If you doubt that the news is more exciting in the digital era, you should check out the video of the car chase on our website.
Get some popcorn and a cold drink, and you might as well be at the local multiplex. The action is fast and furious, the dialogue crackles with venom and the plot takes an amazing twist. Who needs Gene Hackman or Steve McQueen when you have the Baton Rouge Police Department?
The drama unfolded on a Livingston Parish road last year where Officer David Stewart was tootling along in his cruiser. Suddenly a white pickup flashed by at about double the 45 mph speed limit and zig-zagged into the distance. Mere words cannot convey the excitement that followed, which was caught on Stewart’s dashboard camera. Thank the Lord we are no longer confined to the stodgy world of print.
Although Stewart was out of his jurisdiction, this was no time to fret about legal niceties and he set off in pursuit, siren blaring and lights flashing. The suspect, ignoring calls to pull over, sped on and on. Your heart’s in your mouth, watching this chase.
Eventually the fugitive did come to a halt on the shoulder, and this is where real life diverges from the movies. At the end of a Hollywood car chase, the bad guy will generally make a run for it only to be caught and wrestled to the ground.
That was not necessary in Livingston Parish, which viewers of the video might conclude was just as well. Stewart’s burly physique is no doubt a professional asset, but sprinting does not appear to be his game. Still, he could easily rely on back-up from Livingston Parish deputies if it came to a foot-race. He was obliged to alert them anyway that he had stopped a crazy driver in their territory.
After the pickup came to a halt, the driver was not only disinclined to flee but commenced a lively exchange of views with Stewart. And then he played his trump card, whipping out a badge that proved he too was an off-duty Baton Rouge policeman. Officer Stewart, meet your colleague Cpl. Brian Harrison.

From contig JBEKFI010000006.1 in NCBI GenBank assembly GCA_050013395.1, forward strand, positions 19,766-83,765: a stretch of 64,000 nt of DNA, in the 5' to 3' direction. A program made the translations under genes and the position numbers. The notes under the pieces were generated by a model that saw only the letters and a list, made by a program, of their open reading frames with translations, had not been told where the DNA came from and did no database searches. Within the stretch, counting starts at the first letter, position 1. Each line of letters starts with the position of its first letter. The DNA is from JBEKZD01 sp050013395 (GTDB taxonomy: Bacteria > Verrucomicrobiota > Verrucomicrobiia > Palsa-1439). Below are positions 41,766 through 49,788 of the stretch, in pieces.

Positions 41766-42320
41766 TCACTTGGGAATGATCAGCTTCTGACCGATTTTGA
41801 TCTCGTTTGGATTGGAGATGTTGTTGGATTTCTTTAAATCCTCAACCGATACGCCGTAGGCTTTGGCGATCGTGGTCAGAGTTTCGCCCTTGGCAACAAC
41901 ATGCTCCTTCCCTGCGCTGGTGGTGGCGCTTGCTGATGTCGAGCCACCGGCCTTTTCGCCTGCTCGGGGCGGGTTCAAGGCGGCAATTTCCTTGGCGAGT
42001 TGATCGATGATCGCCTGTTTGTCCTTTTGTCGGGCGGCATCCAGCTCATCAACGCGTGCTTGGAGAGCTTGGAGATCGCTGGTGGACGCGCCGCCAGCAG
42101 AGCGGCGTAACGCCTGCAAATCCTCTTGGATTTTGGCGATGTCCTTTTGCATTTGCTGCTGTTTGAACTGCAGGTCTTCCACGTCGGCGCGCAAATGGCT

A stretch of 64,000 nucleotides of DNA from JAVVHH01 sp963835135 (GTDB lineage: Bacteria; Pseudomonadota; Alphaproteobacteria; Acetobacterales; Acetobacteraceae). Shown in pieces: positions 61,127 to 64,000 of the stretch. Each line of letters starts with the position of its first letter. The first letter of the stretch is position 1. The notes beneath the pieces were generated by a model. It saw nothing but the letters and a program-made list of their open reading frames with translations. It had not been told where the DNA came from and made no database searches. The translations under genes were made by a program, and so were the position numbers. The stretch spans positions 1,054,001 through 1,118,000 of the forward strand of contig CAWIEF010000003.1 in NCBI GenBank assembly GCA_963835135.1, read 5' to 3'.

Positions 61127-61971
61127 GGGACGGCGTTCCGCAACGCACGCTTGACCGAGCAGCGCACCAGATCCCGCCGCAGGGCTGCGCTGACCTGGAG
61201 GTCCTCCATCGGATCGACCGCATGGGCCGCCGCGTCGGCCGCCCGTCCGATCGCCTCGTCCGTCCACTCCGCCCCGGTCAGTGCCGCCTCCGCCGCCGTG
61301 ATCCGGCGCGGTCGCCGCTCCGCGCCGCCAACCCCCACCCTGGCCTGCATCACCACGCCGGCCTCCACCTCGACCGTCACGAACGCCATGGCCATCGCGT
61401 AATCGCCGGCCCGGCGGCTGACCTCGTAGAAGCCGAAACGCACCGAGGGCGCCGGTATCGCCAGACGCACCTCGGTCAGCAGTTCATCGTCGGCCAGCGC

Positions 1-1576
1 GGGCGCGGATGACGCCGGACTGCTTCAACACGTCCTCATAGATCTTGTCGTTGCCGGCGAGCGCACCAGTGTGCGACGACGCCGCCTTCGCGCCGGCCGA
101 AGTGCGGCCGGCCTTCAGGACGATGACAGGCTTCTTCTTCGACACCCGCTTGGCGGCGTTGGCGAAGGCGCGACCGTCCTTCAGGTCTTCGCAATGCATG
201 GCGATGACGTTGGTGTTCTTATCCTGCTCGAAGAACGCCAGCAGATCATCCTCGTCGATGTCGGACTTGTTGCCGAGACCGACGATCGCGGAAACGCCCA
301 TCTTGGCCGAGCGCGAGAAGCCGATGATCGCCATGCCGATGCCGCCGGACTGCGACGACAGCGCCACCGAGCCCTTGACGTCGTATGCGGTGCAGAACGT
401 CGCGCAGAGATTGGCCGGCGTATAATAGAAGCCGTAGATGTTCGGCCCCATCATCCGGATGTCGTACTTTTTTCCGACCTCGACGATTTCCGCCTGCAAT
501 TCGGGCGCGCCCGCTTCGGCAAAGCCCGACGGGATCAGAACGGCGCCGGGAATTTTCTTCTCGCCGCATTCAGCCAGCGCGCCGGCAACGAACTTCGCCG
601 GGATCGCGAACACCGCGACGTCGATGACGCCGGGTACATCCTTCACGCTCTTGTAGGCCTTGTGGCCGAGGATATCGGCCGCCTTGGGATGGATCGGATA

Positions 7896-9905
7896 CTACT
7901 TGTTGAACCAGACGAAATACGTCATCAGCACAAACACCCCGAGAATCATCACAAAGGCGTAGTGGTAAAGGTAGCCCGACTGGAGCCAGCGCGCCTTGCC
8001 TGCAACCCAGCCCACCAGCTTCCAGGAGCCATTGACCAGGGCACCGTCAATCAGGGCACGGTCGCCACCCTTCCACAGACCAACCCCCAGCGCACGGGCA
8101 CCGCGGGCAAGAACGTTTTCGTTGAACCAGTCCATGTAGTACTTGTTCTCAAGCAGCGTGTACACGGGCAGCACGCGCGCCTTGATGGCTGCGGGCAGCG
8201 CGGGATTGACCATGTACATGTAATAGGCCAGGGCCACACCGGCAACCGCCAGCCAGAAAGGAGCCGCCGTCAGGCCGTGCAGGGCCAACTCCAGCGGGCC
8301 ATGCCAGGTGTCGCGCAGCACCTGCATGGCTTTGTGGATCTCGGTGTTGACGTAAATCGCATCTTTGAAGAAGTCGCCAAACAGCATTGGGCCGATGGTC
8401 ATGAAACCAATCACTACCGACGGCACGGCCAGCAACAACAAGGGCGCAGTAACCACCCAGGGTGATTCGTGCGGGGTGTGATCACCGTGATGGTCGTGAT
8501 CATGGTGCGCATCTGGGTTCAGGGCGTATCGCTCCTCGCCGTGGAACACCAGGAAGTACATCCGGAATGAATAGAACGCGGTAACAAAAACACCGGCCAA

Alas, the revelation that they were brothers in arms did not cause the roadside conversation to take a more-cordial turn. When Stewart said his children frequently drove along this road, Harrison replied he didn’t care. “You ought not be a police officer,” Stewart said and Harrison agreed he was “exactly right.” So will anyone who watches the video.
It was at this stage that Stewart cancelled his request for assistance from Livingston Parish deputies because, he later told his superiors, he wanted to spare the Baton Rouge Police Department embarrassment. Harrison, pausing only to extend a middle finger, climbed back behind the wheel and drove off.
There is embarrassment aplenty now that the video has come to light along with records of the resulting internal investigation that did not produce so much as a reprimand although a supervisor professed himself “shocked” by Harrison’s “several traffic infractions.” Harrison himself did not regret behaving like a jerk, but berated Stewart in an email shortly after their altercation. Stewart should forfeit his badge, according to Harrison.
Harrison did write to his superiors apologizing for “any inconvenience” and explaining that he broke the speed limit because “the road ahead was clear,” which was as untrue as it was irrelevant. Then-Police Chief Dewayne White nevertheless decided that Stewart and Harrison were both culpable and sentenced them both to “verbal counseling.”
Whatever that entails, it doesn’t appear to have worked in Harrison’s case. In a statement issued just before the video was posted online, he explained that his behavior “stemmed from the fact that the traffic stop was conducted by a law enforcement officer who was not only outside his jurisdiction but also outside the parish in which he was commissioned in.”
Left unaddressed is the question of why Harrison was weaving through Livingston Parish at breakneck speed in the first place. There was a time when he could have denied doing so, but we’ve all seen the movie now.
James Gill can be reached at email@example.com.